IT administrators often worry about losing control of data placed in the cloud. Will data be easily accessible, especially in the event of a cloud provider outage? What if that outage lasts for an extended period of time? A common way to mitigate risk is to employ redundant, independent systems. Public cloud users can achieve this by using two or more different cloud providers.
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Using public cloud has both technical and business risks, and both should factor in to a multi-vendor strategy.
Spreading resources across multiple data centers from the same cloud provider also addresses technical risks. If you deploy instances in multiple data centers of a single cloud provider you can realize comparable redundancy to that from multiple data centers and multiple cloud providers. This, however, does not lower the business risks of using public cloud.
Business risks relate to problems in the professional relationship between your company and a public cloud provider. Problems such as billing disputes or a disagreement over the interpretation of a contract can cause rifts in your relationship with a cloud provider, which may lead to service disruptions. If critical data and applications are dependent on a single cloud provider, you may feel constrained in your ability to negotiate through business disagreements with that provider. In a worst-case scenario, the provider may block your accounts and prevent you from running your software or accessing corporate data. In this case, working with multiple cloud providers gives you more flexibility for both negotiations and data access.
The case against using multiple cloud providers
Despite the benefits of mitigating the risk of data loss, working with multiple cloud service providers can introduce logistical problems. Open source or vendor-agnostic tools and cloud management services can help solve these issues.
Not all cloud providers offer the same services. Storage and virtual machine (VM) instances are often standard, but services such as messaging or workflow and administration tools may vary across vendors. Working with multiple cloud providers may force you into working with the lowest common denominator of services. You can sidestep this problem by choosing vendor-agnostic software applications that will run in all of your clouds. For example, rather than using Amazon's search service, you can deploy the open source search tool Solr.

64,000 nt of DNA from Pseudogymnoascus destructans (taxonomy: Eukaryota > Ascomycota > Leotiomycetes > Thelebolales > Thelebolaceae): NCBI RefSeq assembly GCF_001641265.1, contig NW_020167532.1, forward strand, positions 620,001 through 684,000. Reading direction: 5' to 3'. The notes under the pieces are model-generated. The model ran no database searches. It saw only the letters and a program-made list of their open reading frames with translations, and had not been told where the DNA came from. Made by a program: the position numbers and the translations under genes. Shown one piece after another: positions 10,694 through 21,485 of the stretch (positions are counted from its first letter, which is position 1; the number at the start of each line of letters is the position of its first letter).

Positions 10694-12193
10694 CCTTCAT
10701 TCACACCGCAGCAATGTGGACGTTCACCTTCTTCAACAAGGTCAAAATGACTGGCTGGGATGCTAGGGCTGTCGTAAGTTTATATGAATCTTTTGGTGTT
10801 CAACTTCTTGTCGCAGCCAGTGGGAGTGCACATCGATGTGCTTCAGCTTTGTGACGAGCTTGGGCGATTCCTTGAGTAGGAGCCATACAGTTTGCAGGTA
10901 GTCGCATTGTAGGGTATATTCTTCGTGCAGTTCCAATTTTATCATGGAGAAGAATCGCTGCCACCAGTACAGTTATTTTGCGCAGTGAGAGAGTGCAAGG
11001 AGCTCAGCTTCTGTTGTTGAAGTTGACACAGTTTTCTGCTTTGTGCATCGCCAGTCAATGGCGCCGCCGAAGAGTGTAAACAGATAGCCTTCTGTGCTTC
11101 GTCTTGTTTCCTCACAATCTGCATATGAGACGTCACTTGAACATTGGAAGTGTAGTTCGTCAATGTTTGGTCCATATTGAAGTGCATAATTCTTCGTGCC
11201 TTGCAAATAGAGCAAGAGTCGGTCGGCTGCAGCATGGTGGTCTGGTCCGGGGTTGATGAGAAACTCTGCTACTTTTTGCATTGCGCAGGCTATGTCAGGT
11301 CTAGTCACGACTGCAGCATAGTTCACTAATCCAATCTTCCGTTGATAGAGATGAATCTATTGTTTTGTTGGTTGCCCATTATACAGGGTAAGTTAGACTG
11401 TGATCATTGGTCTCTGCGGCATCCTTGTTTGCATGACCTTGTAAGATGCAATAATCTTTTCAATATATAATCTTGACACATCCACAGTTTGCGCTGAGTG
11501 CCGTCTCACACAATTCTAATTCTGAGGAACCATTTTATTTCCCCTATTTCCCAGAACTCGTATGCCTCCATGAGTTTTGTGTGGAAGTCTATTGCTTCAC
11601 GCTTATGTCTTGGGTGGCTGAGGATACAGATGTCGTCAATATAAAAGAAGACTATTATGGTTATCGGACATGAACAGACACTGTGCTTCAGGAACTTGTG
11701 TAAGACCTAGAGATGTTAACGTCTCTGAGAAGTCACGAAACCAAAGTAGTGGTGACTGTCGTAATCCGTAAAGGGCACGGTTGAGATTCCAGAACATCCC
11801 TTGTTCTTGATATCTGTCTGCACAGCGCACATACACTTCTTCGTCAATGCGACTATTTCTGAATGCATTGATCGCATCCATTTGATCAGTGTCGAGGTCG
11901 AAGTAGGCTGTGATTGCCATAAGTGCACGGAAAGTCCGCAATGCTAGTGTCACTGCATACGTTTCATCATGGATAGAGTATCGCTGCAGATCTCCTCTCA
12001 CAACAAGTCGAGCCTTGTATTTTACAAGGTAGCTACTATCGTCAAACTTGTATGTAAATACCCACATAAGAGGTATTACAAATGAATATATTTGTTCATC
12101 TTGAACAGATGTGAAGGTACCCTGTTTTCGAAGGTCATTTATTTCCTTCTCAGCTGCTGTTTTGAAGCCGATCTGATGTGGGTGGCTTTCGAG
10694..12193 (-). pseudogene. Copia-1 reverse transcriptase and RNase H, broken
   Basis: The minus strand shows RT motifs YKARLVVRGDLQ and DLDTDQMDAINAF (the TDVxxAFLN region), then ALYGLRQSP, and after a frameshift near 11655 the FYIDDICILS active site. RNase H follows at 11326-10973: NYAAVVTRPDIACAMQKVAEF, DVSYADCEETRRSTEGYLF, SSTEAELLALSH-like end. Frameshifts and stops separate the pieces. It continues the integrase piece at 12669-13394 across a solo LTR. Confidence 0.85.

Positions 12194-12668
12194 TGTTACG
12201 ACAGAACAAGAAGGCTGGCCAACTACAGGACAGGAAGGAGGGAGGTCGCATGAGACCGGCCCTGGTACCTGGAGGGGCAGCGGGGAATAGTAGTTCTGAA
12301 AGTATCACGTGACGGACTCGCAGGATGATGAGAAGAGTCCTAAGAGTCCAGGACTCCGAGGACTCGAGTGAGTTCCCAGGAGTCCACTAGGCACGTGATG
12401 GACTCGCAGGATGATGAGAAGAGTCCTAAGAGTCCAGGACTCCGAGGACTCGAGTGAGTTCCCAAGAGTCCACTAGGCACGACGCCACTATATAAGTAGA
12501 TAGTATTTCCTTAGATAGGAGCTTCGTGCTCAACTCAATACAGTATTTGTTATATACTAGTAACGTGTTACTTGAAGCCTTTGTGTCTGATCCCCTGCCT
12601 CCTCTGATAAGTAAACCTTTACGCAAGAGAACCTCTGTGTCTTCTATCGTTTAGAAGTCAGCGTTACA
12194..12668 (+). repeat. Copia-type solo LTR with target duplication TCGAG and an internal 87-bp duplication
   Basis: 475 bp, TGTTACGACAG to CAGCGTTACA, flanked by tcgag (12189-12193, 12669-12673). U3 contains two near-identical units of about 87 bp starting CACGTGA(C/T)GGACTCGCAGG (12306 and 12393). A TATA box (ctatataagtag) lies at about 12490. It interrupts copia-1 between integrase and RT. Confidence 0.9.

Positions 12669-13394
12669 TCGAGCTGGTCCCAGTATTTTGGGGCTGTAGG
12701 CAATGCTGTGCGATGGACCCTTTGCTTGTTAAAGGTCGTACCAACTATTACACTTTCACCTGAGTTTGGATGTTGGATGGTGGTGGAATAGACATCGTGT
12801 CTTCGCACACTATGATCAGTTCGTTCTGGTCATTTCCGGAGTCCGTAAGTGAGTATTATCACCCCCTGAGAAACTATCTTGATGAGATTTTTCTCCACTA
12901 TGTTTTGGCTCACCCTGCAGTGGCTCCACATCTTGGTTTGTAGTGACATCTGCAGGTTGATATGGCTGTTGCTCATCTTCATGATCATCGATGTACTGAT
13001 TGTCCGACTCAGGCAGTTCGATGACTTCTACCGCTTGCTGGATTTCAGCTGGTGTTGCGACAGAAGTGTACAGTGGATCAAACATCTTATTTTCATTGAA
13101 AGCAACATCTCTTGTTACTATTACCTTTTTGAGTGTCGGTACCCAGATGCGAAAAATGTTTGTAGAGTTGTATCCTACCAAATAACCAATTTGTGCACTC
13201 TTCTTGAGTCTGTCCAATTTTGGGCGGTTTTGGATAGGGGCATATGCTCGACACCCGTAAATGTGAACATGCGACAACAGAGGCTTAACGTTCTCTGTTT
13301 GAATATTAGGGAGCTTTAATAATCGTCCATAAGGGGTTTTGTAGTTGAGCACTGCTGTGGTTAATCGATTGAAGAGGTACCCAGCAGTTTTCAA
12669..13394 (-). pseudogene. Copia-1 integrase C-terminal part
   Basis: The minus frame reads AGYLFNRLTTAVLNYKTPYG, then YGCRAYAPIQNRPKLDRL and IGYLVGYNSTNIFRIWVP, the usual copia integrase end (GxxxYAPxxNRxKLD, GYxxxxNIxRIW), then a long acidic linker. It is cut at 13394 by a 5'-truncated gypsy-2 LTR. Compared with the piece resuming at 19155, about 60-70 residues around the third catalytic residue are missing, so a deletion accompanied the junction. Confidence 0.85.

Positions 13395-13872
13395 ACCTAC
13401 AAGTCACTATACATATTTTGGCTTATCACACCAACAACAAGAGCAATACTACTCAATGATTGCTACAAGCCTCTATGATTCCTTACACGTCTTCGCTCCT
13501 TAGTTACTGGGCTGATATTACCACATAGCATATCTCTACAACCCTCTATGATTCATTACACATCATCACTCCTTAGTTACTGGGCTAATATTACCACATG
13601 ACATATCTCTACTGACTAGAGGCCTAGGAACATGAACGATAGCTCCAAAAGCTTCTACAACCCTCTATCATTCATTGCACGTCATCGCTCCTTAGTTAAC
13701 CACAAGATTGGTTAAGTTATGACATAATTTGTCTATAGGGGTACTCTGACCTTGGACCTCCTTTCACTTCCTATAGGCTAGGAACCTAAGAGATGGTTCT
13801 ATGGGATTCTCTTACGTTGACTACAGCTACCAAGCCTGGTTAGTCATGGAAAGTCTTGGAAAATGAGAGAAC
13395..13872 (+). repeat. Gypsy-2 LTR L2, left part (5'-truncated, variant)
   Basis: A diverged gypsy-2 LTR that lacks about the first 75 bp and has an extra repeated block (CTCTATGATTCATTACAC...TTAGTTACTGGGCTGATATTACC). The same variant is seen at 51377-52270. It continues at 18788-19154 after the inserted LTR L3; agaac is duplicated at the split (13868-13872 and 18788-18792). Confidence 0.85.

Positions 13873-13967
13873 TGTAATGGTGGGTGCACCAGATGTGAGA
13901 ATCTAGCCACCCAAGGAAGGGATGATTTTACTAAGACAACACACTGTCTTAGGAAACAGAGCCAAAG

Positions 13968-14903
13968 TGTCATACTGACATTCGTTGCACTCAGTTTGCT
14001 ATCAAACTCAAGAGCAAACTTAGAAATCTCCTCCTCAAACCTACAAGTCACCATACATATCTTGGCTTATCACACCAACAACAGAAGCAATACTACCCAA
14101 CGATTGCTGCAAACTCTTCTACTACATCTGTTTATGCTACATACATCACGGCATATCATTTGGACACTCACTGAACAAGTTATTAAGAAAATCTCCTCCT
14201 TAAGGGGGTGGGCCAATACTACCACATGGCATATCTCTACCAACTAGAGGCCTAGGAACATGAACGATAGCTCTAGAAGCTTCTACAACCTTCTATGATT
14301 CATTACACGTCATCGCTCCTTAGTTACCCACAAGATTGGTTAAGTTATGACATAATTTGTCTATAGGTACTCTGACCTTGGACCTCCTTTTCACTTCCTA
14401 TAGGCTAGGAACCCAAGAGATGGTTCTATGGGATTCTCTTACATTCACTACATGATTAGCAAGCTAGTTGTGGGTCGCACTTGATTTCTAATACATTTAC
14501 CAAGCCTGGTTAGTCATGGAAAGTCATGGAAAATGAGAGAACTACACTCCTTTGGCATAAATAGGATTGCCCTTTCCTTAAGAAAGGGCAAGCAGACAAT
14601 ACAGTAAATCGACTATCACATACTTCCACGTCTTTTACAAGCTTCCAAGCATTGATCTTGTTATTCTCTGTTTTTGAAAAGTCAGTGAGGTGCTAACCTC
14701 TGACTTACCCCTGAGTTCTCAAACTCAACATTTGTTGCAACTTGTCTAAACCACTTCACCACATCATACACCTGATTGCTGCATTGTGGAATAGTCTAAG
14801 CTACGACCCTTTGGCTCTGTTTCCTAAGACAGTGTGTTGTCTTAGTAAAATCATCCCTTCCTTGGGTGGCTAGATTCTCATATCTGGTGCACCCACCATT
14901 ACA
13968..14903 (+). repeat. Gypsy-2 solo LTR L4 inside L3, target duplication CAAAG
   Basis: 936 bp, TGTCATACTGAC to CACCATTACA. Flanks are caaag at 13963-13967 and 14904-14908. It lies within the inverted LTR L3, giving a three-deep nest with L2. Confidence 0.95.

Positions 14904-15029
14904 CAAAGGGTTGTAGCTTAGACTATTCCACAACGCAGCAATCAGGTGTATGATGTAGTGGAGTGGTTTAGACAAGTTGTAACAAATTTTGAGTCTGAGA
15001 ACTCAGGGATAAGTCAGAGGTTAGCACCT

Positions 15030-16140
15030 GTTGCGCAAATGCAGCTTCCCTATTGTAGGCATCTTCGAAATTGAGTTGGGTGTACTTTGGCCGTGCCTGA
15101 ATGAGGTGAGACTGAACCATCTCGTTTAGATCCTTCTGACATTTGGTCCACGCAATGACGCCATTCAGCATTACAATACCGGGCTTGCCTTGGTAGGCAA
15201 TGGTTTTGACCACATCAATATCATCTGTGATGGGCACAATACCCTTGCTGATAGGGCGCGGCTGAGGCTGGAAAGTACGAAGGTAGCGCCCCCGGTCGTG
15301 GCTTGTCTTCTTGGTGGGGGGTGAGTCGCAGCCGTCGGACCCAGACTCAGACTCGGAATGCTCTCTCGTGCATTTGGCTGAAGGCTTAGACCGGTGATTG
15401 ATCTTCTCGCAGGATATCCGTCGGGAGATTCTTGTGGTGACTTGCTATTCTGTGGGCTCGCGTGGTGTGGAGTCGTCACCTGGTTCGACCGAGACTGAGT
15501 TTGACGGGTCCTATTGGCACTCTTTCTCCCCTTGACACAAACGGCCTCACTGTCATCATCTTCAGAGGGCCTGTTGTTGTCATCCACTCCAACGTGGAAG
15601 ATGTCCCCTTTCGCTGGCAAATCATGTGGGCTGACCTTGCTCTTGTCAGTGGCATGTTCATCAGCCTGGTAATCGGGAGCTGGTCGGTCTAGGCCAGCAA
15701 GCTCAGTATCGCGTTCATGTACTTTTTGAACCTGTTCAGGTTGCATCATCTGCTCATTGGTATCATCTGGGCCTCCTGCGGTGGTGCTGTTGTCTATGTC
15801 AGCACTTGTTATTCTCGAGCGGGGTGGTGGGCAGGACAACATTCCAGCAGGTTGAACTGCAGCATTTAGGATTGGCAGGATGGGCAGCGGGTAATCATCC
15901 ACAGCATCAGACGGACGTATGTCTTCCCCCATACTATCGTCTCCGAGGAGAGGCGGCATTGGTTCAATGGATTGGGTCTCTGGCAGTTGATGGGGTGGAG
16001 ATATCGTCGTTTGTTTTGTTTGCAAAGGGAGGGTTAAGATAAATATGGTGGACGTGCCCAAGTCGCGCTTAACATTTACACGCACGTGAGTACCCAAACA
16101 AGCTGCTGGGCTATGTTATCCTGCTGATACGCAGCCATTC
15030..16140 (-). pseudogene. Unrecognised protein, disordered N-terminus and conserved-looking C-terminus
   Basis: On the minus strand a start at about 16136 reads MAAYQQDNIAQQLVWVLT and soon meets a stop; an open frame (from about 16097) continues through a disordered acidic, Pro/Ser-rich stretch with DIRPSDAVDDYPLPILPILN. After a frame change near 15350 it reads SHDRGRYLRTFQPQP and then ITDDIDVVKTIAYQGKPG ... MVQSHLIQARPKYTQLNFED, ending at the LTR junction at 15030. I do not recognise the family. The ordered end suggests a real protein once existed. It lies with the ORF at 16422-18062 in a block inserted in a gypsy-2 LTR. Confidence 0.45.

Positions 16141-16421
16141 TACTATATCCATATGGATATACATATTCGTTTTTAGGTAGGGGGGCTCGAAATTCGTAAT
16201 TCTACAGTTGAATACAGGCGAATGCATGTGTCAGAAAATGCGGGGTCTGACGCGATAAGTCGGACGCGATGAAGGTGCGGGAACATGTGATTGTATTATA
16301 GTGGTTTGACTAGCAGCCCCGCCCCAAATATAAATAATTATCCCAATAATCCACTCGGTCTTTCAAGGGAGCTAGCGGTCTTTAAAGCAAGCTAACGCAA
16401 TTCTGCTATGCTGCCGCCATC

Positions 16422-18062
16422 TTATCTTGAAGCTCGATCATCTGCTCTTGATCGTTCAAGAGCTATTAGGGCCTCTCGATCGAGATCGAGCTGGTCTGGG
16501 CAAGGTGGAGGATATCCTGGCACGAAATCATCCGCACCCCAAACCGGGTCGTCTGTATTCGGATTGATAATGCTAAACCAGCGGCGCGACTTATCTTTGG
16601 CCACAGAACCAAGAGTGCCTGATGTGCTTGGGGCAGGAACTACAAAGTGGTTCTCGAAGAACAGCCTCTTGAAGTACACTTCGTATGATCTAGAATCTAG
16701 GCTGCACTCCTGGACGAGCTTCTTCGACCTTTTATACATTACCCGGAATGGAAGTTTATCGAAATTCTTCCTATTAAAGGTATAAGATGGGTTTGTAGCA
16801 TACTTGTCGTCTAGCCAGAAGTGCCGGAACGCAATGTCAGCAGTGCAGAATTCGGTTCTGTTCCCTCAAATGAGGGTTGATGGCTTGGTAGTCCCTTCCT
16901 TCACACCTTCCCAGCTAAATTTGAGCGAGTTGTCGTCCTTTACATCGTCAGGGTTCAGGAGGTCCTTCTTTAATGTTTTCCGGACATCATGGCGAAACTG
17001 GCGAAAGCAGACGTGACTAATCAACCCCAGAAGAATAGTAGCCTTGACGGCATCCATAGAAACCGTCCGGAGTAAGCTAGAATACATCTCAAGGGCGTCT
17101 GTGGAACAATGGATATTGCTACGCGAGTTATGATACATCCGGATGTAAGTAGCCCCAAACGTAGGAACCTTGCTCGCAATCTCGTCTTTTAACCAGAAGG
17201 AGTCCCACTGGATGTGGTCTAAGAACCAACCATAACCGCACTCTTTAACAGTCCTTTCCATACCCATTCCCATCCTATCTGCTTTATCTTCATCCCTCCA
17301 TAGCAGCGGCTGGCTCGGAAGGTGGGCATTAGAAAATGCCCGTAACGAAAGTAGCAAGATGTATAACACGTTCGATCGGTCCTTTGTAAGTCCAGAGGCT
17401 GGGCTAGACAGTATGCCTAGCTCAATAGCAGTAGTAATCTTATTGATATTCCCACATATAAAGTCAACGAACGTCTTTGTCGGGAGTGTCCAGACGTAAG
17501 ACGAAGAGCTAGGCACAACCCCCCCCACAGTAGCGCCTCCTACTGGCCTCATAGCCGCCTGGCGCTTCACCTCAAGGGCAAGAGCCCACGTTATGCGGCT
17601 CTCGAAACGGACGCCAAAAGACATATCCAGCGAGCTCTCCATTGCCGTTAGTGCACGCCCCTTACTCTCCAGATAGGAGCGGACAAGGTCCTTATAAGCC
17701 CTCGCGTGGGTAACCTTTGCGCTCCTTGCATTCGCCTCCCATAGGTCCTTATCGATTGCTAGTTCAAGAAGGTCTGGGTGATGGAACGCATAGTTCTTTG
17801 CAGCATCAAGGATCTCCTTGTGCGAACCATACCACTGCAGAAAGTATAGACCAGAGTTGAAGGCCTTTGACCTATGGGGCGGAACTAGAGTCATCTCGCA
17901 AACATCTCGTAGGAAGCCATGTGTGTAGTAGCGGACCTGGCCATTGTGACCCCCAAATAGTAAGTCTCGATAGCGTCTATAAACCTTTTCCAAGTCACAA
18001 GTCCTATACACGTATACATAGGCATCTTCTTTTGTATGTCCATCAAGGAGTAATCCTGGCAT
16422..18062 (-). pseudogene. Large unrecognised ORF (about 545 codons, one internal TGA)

Technical risks such as outages and other service failures are often at the forefront of IT concerns.
Even when you use services common to multiple cloud providers, there may be differences in how to administer those services. Comparable tools for administrators looking to script cloud administration tasks include Apache Libcloud, which offers a common API for working with cloud servers, cloud storage and load balancers across multiple providers.
Cloud management services such as RightScale and enStratus take service abstraction a step further by offering a consolidated management platform for deploying resources across multiple providers. In addition, they can provide server and application monitoring, access controls, and enforce policies. Cloud management services are especially important in companies using multiple cloud providers that charge resources to multiple budget lines. You might, for example, restrict your data analysts to a monthly budget for computing resources. Rather than devise an arbitrary budget split among cloud service providers, you can set a budget for all computing resources across multiple vendors. Because data analysts would launch all VM instances from the same management console, regardless of which public cloud provider is used, you can track and control spending across providers.
Both advantages and challenges exist when working with multiple cloud service providers. Some of the difficulties, such as the lack of a standard cloud API, are being addressed by open source tools and cloud management services. Avoiding vendor-specific services may seem like a constraint at first but may be a good practice to avoid vendor lock-in. When it comes to the risks associated with cloud computing, using multiple public cloud providers can be a good option.
Dan Sullivan, M.Sc., is an author, systems architect and consultant with over 20 years of IT experience with engagements in advanced analytics, systems architecture, database design, enterprise security and business intelligence. He has worked in a broad range of industries, including financial services, manufacturing, pharmaceuticals, software development, government, retail and education, among others. Dan has written extensively about topics ranging from data warehousing, cloud computing and advanced analytics to security management, collaboration and text mining.
This was first published in July 2012